Sunday’s Politico Playbook provides some more behind the scenes information about Silver’s departure:
Silver had told The Times that he wanted to expand to weather, economics and anyplace else at The Times that had statistics and numbers he could bring to life. He had already begun doing that, with “Claims on I.R.S. Are Challenged By Probability,” which ran in the paper, as did an examination of Chief Justice John Roberts’s use of statistics, along with “Health Care Drives Increase in Government Spending” and “Congressional Proposal Could Create ‘Tax Bubble.'” In December, Silver had his first front-page story in the print paper.
Early this year, The Times laid out a plan that would give Silver a staff of six to 12 bloggers to focus on a variety of topics, modeled on Ezra Klein’s Wonkblog at The Washington Post. The plan was so specific that it named Megan Liberman, an up-and-coming deputy news editor at The Times, as Silver’s editor. As recently as last month, some executives at The Times were confident Silver would stay, mainly because they had given him everything he had asked for. Silver is very interested in prestige, and the prestige of The Times was a huge deal to him. But Silver, who first made his name with forecasts for Major League Baseball players, still loves sports. At times, he felt unwelcome in the Times Sports section, and seemed to struggle to fit into its culture. The section is among the most innovative at the paper, but not in the areas that are Silver’s wheelhouse.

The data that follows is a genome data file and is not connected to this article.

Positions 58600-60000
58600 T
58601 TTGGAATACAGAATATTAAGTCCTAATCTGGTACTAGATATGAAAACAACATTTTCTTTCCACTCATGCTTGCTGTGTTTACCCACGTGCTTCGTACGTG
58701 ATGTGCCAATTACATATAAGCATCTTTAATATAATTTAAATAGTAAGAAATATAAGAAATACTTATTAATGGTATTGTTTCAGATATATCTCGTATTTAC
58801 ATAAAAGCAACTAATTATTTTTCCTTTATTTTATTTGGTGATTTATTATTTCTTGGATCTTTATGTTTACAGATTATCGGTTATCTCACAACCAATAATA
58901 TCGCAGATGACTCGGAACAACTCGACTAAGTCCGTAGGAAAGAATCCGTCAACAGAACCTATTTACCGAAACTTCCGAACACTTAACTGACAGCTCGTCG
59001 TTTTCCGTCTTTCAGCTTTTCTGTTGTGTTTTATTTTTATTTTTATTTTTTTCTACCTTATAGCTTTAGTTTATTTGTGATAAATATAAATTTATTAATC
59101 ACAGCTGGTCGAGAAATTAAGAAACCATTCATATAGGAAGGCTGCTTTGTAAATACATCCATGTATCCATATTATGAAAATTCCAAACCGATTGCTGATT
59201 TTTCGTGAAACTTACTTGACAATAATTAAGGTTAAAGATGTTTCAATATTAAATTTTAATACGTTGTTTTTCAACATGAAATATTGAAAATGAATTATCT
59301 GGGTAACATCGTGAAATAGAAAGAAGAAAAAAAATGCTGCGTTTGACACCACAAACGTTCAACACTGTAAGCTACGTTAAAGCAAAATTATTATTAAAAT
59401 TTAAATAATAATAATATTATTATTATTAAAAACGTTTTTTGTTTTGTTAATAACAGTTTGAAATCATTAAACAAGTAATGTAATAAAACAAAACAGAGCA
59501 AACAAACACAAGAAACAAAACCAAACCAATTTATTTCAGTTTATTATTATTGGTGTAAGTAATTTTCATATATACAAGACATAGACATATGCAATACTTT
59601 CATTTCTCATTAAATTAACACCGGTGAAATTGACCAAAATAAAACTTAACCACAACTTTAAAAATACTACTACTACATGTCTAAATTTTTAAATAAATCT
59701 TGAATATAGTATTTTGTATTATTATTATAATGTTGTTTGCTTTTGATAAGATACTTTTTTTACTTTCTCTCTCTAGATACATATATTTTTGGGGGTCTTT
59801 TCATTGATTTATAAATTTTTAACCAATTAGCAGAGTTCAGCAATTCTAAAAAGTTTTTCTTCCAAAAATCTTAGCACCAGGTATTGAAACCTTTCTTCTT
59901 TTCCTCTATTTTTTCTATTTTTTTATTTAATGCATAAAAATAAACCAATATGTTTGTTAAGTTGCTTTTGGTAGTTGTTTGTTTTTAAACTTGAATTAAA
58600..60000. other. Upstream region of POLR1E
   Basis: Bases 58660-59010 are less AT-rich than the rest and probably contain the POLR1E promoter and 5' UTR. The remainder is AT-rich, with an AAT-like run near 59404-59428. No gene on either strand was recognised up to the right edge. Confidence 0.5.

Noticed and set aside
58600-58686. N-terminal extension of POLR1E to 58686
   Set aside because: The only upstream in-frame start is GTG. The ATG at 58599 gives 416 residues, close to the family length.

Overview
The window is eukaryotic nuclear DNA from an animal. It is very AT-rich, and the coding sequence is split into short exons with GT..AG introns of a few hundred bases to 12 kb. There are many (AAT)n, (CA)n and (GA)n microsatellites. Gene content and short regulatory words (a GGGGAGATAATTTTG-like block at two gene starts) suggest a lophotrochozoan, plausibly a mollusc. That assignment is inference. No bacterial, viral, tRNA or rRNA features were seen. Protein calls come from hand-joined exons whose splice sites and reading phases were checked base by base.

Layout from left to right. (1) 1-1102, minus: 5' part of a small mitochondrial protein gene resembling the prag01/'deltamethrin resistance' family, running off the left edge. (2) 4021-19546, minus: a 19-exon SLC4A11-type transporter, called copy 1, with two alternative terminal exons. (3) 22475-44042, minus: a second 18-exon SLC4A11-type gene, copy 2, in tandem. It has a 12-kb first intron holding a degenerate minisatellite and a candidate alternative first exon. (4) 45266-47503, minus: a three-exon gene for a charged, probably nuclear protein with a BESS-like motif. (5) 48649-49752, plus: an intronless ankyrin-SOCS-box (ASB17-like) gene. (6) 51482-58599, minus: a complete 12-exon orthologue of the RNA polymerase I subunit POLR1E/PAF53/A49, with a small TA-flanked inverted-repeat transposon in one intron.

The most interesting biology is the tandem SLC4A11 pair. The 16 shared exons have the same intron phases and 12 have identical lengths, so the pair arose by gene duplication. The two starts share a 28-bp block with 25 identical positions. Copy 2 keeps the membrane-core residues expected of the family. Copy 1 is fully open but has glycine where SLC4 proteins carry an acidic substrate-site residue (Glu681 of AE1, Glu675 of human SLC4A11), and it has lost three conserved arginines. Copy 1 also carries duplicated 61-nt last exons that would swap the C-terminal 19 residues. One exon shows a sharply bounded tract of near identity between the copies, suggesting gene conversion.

There’s much more at the link about the negotiations with ESPN/Disney that led to the deal that Silver ended up accepting. What’s interesting about it all is that it makes one wonder if Silver hasn’t possibly bitten off more than he can chew. This is a guy who earned his chops with Sabermetrics in baseball and then with a statistical model for analyzing poll results in the political world that proved to be uncannily accurate. He’s obviously a very smart guy who understands more math than I’ve forgotten at this point. However, numbers and statistical analysis can only get you so far. As several people have pointed out, Silver’s Oscar predictions, which apparently is something he’ll be doing on a regular basis for ABC now as part of his contract given that ABC has the broadcast rights for those awards at least through 2020, haven’t really been any more accurate than those made by anyone else. And I’m not really sure how you an apply statistics to an analysis of the weather without having an in-depth understanding of the science of meteorology. So, it’s possible that Silver is biting off more than he can chew here. Of course, people have underestimated the guy before so I’m not going to say that I’m absolutely sure about that.
The one thing I am sure about, though, is that he’s probably going to need a lot of patience to work with Keith Olbermann on a regular basis Good luck with that one, Nate.